With the breeze catching the ribbon, the waterfront esplanade is officially opened to the public. Mayor Holzkamp is assisted in the ceremony by Randy A. Daniels, Secretary of State of New York while guests and award winners look on.
On a stage with a backdrop of blue water and bluer sky, Glen Cove Mayor Mary Ann Holzkamp stood at the city's new waterfront esplanade on Tuesday, Sept. 9 and before a crowd of 100 people accepted a prestigious 2003 Partnership Award from Coastal America, one of only nine such awards given nationwide. Dignitaries from the various agencies that make up the Coastal America consortium sat on the dais, including Randy A. Daniels, New York's Secretary of State; Roy Bernardi, assistant secretary, HUD; Brig. Gen. Merdith W.B. Temple, US Army Corps of Engineers; Anthony Cancro, Chief of Staff, EPA; Dr. Rick Spinrad, Assistant Administrator, NOAA's National Ocean Service and Virginia K. Tippie, director of Coastal America.
In her welcoming remarks, Mayor Holzkamp called the award something that must be shared by many. "It is a testimonial to the people of Glen Cove that all of us, together...have been getting it right. It is a testimonial to the years of work and the hundreds of people and many hundreds of hours spent meeting, planning and working to transform this waterfront. It is a testimonial to our county executive who had the vision and the fierce determination to attack the pollution not only in the creek, but also on the land." Smiling, the mayor continued, "We blew things up, we tore things down, we dredged and now we are almost ready to build. We started as a team nearly 10 years ago, that team is still intact...still getting it right. This award should be a constant reminder that it is everyone's job to be cognizant of the fact that our God-given gift, the beauty of nature, the frailty of nature and the sensitivity of nature must be recognized and protected...each and every day."
Coastal America's director Virginia Tippie praised the city and its partners for following the mission of Coastal America, to "protect and restore our coastal environment."
NY Secretary of State Randy A. Daniels remarked that Glen Cove is a shining example of what is going on statewide; that New York State is committed to restoring its waterfronts. Praising the success Glen Cove has exhibited through the restoration of brownfields, he stated the "whole community should be proud...to have the vision and to do the work. You have built consensus, followed through, gotten things done. That involves the whole community and strong leadership." Obviously a man of vision, Mr. Daniels said more than once that it is "our sacred obligation to the next generation to leave the air, water and land better than we found it. We can make laws, but we must believe we have personal obligation and vision. Glen Cove has demonstrated that vision can be a reality." Remarking that he is excited about the Glen Cove project, Mr. Daniels added that he is looking forward to doing more with the city, "a robust, vibrant place."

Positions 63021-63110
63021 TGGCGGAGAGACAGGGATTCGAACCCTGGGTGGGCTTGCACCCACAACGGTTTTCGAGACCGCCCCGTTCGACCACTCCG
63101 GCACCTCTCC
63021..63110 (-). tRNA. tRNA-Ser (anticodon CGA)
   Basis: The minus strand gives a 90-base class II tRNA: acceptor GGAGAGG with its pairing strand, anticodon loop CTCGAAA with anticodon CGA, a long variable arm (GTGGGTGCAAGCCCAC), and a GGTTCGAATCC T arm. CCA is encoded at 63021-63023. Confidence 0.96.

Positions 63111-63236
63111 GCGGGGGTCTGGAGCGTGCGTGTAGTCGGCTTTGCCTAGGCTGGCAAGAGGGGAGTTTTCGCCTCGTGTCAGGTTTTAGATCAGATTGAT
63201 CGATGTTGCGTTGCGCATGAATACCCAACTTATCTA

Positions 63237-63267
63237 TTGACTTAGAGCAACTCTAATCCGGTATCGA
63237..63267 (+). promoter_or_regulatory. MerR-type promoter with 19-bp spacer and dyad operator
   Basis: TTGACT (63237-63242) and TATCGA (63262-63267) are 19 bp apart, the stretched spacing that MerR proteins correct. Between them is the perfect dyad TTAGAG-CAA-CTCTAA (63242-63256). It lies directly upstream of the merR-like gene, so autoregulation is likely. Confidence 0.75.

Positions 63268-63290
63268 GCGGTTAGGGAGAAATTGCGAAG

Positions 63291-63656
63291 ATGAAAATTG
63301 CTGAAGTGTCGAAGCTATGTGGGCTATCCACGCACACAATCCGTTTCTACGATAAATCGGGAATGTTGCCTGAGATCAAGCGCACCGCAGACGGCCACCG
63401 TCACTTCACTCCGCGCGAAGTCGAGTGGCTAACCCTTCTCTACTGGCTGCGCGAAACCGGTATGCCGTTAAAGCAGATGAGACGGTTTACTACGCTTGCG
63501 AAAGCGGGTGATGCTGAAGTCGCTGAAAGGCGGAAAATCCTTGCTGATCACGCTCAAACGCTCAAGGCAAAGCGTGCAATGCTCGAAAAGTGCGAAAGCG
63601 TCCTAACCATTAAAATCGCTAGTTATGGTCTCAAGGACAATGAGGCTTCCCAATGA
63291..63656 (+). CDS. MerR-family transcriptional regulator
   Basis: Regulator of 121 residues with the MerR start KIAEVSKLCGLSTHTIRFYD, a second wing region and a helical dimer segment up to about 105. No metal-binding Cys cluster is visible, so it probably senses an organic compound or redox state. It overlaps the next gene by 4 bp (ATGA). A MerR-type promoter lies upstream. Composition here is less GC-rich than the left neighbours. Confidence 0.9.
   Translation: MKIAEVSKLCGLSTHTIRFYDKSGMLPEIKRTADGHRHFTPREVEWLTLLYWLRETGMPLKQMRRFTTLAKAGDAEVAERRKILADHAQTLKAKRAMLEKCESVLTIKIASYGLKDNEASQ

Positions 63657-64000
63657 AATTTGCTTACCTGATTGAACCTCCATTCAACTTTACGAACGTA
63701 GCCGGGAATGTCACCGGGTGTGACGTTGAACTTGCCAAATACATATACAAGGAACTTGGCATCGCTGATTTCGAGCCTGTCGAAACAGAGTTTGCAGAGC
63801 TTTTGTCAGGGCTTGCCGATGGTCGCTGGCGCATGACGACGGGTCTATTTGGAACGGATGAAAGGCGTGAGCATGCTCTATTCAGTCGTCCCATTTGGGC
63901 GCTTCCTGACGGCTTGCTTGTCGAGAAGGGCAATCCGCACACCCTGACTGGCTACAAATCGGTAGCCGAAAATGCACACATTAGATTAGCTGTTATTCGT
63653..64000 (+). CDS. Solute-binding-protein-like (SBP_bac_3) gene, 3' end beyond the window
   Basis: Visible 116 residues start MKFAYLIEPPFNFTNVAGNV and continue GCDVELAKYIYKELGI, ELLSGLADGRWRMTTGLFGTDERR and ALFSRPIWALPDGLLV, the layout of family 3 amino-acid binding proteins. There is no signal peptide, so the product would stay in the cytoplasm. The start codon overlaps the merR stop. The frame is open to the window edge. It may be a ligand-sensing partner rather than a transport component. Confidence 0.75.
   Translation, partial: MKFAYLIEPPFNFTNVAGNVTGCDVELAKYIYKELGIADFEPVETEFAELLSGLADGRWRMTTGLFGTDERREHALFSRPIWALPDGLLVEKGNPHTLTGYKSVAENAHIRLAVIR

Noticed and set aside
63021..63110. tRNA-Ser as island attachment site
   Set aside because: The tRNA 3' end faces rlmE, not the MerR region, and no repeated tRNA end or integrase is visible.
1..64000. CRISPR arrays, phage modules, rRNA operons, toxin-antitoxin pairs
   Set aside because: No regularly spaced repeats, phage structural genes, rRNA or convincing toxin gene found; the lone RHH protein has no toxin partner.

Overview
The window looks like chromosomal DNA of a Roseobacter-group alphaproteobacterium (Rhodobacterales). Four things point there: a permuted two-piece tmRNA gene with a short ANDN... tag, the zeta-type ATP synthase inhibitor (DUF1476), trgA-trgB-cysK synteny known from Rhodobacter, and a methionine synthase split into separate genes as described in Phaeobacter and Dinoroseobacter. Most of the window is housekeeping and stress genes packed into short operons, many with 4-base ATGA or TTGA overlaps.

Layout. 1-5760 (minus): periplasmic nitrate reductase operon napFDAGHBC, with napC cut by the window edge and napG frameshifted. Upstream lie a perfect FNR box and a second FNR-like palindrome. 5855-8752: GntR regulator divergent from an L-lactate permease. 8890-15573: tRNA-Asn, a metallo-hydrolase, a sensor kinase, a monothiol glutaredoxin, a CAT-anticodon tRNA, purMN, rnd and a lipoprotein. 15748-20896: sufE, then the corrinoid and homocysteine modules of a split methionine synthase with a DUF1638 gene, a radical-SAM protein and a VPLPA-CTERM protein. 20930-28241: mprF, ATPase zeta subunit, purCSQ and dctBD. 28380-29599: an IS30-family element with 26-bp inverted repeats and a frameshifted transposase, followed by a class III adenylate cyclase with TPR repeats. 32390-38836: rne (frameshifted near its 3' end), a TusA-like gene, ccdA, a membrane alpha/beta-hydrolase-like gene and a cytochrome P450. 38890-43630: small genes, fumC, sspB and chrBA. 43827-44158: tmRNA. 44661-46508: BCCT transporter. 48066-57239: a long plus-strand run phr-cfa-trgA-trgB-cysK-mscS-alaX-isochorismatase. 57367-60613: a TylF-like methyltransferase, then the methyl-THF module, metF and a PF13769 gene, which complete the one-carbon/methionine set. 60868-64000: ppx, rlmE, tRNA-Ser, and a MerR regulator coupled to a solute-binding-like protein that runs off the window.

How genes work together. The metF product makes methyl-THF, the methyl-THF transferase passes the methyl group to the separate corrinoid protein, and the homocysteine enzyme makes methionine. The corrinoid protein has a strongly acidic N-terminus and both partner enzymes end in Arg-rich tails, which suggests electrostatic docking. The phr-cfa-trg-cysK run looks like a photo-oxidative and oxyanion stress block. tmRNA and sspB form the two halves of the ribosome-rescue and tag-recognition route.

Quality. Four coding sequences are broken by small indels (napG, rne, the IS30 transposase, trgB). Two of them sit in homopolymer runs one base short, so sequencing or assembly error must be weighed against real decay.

Anthony Cancro, representing the EPA, called Glen Cove "a story in the making," with active, hard-working people keeping it going. "This is not the first award the city has received from EPA; it is the fourth award."
Brig. Gen. Merdith W.B. Temple said he was honored to represent the US Army Corps of Engineers who play a major role in partnering to restore the nation's ecosystem, and called Glen Cove a "shining example-seeking to balance human development with environmental concerns."
Dr. Rick Spinrad, assistant administrator of NOAA's National Ocean Service told the crowd that as he has only been on the job for three months, he was thrilled that his first foray into the field was as part of "a real success story, seeing a wide range of federal, state and local government and non-government enterprises working as a model partnership, developing the critical elements of partnering." NOAA is anticipating a long term relationship with Glen Cove, which is fine with Dr. Spinrad, as he says that "what is going on in Glen Cove is an outstanding model of what is best about partnering. I consider it an honor to be affiliated."
Roy Bernardi, an assistant secretary with Housing and Urban Development (HUD) says he knows that what is happening in Glen Cove stems from Tom Suozzi's dream and Mary Ann Holzkamp's pride. "A wonderful job has been done here. Now that the developers are on board, the real work begins." His emphatic remark that we must protect, preserve, restore and ultimately reclaim our coastline was tempered by his next comment, in a quieter voice, that "no one makes more coastline." He smiled as he said he knows his department has already heard from Glen Cove again, in an application for a brownfields economic development initiative grant in the amount of $1.4 million, and he knows this will not be the last, as Glen Cove is "not shy."
A number of awards were given to members of the organizations represented on the dais, after which Mayor Holzkamp officially opened the esplanade with a ribbon-cutting ceremony that just took off in the breeze. The mayor then invited everyone present to walk the esplanade over to the Regina Maris for a look around the reconstructed barkentine, a view of the Glen Cove Creek and Hempstead Harbor and a box lunch with cake for dessert. While the Regina Maris is no longer sea-worthy, she has been rebuilt as a part of the new waterfront, sitting aground, welcoming visitors to sit and relax, or if you are a child or one at heart, climb around the bow, check out the rigging on the masts and get a close-up look at the figurehead on the bow. The entire restoration has been done through donations of time, money, talent and just pure sweat and elbow grease. The Regina Maris has a story to be told, and the story just might have found its happy ending.